NEW YORK (Reuters Health) - A new report highlights the potentially serious health risks of using imported Brazilian-made prescription diet pills that combine amphetamines and other prescription medicines, such as anti-anxiety agents and antidepressants.
Banned amphetamine-based weight loss pills are easily available via the Internet and are being illicitly imported into the United States, warns the report’s author, Massachusetts-based internist Dr. Pieter A. Cohen from Cambridge Health Alliance, Cambridge and Harvard Medical School, Boston.
Cohen became concerned about the pills’ use when he noticed that many patients were experiencing unexplained chest pain and other symptoms, a statement from Cambridge Alliance explains. Eventually, some of these patients admitted that they were using the imported diet pills.
In the Journal of General Internal Medicine, Cohen describes one patient -- a 26-year-old woman -- who made several trips to her doctor complaining of chest pain, palpitations, headaches, insomnia, nausea and fatigue.
Her symptoms started soon after she began taking Brazilian-made diet pills in an effort to lose weight after her daughter was born. Amphetamines (stimulants) and benzodiazepines (anti-anxiety drugs) were detected in her urine and the specific stimulant fenproporex, which is banned in the US, and the anti-anxiety drug chlordiazepoxide, were identified in her diet pills.
After the woman lost 30 pounds, she stopped taking the pills and her symptoms disappeared, although she said she had cravings for the diet pills. When the woman started to regain the lost weight, she restarted the diet pills at which point her symptoms returned.
Another patient, a 38-year-old municipal truck driver who admitted to using imported diet pills, was suspended from work after testing positive for amphetamine on a routine occupational drug screen. Fenproporex and the antidepressant fluoxetine (Prozac) were identified in his pills. While taking the pills he experienced insomnia and palpitations. He reported losing 12 pounds in 2 weeks.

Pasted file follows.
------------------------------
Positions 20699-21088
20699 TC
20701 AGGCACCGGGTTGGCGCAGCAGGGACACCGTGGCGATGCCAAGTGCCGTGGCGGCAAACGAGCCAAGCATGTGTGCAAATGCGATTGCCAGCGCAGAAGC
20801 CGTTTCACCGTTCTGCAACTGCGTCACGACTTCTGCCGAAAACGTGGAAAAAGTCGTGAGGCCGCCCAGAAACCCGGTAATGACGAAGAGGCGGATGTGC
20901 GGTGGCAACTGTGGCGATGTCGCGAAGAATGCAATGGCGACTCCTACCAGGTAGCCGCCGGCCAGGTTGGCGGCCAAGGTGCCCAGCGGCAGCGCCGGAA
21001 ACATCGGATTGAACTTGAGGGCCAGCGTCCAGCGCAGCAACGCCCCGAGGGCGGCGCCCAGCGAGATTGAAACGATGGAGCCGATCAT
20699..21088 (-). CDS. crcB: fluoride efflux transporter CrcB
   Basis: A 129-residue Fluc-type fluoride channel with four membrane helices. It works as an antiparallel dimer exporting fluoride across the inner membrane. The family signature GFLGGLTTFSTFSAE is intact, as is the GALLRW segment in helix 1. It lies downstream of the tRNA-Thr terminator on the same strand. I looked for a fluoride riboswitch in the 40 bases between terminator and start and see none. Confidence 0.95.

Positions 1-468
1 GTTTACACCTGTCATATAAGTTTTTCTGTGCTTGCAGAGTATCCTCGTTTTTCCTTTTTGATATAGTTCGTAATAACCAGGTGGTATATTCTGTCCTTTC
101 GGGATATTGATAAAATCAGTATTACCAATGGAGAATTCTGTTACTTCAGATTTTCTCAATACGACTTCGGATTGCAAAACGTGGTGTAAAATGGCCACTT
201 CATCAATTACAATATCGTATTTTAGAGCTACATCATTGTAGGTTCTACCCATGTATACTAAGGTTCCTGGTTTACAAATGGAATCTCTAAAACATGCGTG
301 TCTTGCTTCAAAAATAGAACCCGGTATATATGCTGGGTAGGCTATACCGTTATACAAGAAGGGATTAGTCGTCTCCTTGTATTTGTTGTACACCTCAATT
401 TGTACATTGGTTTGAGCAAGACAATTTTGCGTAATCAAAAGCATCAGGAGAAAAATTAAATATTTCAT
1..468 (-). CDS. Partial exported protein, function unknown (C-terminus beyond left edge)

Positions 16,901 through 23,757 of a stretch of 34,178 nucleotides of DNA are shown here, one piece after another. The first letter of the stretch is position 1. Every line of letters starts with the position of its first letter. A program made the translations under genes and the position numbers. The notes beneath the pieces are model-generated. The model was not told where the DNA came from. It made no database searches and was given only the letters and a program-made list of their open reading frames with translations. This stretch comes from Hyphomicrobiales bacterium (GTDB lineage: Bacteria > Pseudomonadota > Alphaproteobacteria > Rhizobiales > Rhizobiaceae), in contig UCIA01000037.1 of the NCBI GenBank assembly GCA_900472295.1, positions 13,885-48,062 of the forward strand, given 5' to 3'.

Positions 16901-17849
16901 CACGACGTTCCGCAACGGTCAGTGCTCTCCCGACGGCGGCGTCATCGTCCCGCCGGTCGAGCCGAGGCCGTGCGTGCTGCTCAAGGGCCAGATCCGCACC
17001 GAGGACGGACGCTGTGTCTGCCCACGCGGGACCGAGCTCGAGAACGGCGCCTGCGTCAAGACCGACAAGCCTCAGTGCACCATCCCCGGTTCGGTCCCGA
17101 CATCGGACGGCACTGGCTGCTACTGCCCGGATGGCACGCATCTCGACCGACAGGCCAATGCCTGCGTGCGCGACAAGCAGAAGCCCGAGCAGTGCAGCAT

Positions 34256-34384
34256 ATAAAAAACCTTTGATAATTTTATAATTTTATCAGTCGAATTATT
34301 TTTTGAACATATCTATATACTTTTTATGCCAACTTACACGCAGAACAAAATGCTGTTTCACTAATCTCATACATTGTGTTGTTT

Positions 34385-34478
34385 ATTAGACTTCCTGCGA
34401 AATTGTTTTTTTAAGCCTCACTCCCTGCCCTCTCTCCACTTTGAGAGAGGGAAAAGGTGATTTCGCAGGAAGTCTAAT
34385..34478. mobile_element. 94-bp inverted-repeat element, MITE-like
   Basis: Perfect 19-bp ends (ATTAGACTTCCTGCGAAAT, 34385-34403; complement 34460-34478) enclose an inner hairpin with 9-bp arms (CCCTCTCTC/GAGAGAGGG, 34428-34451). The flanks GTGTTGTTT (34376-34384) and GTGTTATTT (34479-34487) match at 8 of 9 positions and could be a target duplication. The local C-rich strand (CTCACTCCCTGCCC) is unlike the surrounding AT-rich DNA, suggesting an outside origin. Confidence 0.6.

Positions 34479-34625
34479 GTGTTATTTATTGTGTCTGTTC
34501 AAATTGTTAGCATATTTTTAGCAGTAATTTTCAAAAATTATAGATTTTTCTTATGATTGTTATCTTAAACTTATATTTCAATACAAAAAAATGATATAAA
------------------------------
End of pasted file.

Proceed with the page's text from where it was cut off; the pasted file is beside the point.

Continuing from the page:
In both cases, according to Cohen, the pills were acquired from an acquaintance and written on the pill vials were another patient’s name, a physician’s name and a pharmacist’s name, as well as a regional council of pharmacists’ license number.
“Since the pills are prescribed by physicians, some people assume they must be safe,” Cohen said in a statement. “In fact, since the labels are misleading, people have no idea what dangerous cocktail of medications they are actually using.”
In Brazil, prescriptions for these “compounded” diet pills are usually obtained from doctors in private practices who often market themselves as obesity experts, Cohen also notes. However, “none of the medications included in these diet pills are indicated for the treatment of obesity according to commonly accepted practice guidelines.”
SOURCE: Journal of General Internal Medicine, December 2008.